465 turtles vie for glory in annual Shore sprint Great N. American race a benefit for fire company


BIVALVE -- The 18th annual Great North American Turtle Race drew a turtle from Florida and a 12-year-old contestant from Wyoming to this Wicomico hamlet yesterday. But the sweltering day -- and the biggest trophy -- belonged to the natives.

Twelve-year-old Artie Abbott of Delmar and turtle No. 213 -- a Nanticoke River resident -- outpaced 464 other turtles to take top honors.

"I'm smaller than the trophy!" said a beaming Artie after the race. A quick comparison showed he was taller, but just barely.

Artie and his mother were among about 4,000 people who flocked to Cedar Hill Park and Marina for a day of festivities to raise money for the West Side Fire Department.

The volunteer fire company serves the Wicomico towns of Bivalve, Tyaskin, Jesterville, Nanticoke, Wetipquin, Waterview, Royal Oak and Whitehaven. Proceeds from the event, expected to clear about $12,000, will go toward a rescue engine purchased last year.

"Four hundred and sixty-five turtles -- our best year ever," said fire company President Ed Larmore.

Participants could bring their own turtle, as runner-up Bruce Roberts of Delmar, winner of the adult division, did. Roberts found the hefty entrant on the road last week. Or, like Artie, they could pay $2 for a Fire Department turtle. Fire Department turtles were returned to their natural habitat after racing.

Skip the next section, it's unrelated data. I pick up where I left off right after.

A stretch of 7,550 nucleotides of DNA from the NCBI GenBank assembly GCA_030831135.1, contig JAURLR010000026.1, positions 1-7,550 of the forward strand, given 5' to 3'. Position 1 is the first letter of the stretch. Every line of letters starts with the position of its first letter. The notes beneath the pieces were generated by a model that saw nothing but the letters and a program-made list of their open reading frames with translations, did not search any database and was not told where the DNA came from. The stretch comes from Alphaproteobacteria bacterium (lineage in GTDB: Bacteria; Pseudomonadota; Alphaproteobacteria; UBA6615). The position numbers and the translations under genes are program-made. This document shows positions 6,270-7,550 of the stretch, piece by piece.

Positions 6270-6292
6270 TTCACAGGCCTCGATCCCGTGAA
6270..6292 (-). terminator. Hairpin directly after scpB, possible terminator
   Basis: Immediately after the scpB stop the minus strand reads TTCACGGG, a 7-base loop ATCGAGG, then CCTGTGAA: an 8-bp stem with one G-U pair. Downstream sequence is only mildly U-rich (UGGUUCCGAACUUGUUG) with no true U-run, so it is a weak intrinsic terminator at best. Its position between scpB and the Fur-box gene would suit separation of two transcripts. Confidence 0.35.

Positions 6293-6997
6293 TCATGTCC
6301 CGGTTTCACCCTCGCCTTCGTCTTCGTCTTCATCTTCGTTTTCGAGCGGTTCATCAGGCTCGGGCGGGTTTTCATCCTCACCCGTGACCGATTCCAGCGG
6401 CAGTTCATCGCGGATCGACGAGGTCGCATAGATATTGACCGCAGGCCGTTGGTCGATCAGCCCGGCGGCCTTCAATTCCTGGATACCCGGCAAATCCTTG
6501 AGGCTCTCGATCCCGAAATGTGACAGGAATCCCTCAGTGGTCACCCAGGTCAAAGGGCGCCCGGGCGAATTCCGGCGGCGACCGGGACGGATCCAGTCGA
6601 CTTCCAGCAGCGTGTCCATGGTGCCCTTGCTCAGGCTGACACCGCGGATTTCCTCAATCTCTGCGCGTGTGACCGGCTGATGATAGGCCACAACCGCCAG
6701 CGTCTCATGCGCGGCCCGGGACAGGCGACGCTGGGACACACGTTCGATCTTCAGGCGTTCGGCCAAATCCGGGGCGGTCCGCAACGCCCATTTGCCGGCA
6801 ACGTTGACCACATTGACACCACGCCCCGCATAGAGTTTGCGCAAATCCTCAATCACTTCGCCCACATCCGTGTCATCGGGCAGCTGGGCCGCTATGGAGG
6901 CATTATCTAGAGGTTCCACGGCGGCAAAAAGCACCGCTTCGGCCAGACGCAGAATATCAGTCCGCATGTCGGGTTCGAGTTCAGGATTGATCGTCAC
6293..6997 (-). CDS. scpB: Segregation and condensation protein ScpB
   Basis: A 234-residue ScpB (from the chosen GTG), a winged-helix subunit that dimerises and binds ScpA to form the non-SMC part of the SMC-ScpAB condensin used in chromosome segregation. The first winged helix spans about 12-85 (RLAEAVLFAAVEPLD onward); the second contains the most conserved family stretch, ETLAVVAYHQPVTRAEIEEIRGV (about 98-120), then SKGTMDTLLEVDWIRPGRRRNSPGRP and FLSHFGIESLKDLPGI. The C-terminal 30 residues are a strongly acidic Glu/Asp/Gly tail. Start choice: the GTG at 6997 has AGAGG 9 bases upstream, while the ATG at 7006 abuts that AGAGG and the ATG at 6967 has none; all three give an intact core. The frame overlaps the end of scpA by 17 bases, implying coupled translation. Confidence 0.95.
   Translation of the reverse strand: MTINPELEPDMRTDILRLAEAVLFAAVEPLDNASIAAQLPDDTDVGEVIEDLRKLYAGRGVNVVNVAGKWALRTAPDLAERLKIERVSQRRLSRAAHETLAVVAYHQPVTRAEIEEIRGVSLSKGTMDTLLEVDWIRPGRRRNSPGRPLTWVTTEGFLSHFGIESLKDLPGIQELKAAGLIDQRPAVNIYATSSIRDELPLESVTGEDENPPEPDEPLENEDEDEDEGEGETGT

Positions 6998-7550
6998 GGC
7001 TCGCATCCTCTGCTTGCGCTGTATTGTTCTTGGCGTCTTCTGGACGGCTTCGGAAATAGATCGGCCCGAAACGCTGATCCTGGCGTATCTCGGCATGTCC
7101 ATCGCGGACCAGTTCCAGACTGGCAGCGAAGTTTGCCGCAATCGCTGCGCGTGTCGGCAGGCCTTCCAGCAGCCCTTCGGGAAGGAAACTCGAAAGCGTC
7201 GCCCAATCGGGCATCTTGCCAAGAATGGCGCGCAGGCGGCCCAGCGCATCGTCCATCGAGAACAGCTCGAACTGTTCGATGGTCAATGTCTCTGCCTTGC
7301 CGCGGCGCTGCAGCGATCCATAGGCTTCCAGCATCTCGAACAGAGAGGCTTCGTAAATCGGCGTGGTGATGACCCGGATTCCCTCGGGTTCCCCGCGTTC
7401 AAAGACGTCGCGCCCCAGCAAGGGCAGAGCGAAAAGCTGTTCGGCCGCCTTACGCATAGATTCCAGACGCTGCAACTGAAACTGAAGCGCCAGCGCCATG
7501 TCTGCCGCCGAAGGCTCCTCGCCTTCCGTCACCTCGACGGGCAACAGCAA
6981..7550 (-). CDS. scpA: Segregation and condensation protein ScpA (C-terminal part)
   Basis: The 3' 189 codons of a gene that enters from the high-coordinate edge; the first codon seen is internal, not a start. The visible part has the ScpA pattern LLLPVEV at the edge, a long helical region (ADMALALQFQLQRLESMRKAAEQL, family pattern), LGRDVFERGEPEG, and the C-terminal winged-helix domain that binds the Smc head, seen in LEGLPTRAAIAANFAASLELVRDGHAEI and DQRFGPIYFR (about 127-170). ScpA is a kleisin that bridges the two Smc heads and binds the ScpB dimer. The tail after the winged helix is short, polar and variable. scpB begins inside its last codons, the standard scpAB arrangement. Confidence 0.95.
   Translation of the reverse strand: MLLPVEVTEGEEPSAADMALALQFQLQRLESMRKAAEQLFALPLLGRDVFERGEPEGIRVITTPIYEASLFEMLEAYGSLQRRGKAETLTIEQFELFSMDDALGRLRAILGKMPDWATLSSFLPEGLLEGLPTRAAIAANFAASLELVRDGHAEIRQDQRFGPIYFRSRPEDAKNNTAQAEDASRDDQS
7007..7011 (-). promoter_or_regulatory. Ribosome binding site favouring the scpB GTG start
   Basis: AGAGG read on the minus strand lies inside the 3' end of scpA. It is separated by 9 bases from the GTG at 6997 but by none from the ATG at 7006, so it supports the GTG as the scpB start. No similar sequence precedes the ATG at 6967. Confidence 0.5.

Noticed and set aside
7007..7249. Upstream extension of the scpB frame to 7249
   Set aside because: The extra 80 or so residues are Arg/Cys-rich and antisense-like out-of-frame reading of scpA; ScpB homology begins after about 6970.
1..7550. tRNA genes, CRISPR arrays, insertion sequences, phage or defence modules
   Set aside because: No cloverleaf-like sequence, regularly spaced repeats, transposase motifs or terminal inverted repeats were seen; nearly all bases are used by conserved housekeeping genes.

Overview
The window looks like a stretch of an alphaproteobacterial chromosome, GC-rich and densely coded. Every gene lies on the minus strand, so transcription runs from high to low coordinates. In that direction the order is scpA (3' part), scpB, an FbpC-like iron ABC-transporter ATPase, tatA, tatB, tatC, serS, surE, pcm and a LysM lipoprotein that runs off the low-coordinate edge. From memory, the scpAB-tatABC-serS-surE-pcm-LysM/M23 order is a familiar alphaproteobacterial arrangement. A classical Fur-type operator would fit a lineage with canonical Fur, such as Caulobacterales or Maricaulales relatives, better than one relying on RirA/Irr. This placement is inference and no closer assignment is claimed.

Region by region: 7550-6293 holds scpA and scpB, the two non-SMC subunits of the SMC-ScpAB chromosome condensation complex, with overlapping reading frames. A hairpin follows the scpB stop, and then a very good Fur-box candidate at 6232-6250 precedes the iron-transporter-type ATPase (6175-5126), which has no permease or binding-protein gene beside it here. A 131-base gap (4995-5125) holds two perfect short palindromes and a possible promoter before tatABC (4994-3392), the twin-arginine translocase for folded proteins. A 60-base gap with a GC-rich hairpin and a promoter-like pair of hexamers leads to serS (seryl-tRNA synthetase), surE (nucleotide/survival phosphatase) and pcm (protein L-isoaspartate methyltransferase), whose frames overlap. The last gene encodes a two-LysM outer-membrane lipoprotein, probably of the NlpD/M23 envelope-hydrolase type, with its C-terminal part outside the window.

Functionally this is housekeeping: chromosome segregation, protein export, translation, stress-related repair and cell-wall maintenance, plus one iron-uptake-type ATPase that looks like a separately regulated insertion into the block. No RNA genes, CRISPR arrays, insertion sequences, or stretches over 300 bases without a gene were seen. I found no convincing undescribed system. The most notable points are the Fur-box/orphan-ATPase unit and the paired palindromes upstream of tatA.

The races began at 3: 30 p.m. A crowd gathered behind the ropes enclosing two concentric circles painted on the pavement. Fire Department volunteers hosed down the pavement amid cries of "Squirt us!" from the sweaty crowd.

A "bottomless tub" was put in a smaller circle and 20 turtles went inside for each heat. When the tub was lifted, the first turtle to cross the second, larger circle, advanced to the finals.

"Mine's fast," said a confident Curtis Scott, 7, of Tyaskin. Curtis, his sister, Leslie, 11, and a cousin, Mike, 14, together had two turtles entered. Like many young contestants, they cooled off their entrants with a water pistol.

Next to them stood Casey Utz, 12, of Thayne, Wyo. She had come with her grandparents, John and Sherry Utz of Hebron. The Utzes had high hopes -- he won in 1994 and she was runner-up last year.

"I'm a good judge of turtle flesh," John Utz joked.

But the best part of the race was its unpredictability, said Steve Twilley, who was selling tickets for a Ducks Unlimited raffle. "Nobody can cheat -- how can you talk to a turtle?"

Pub Date: 8/19/96

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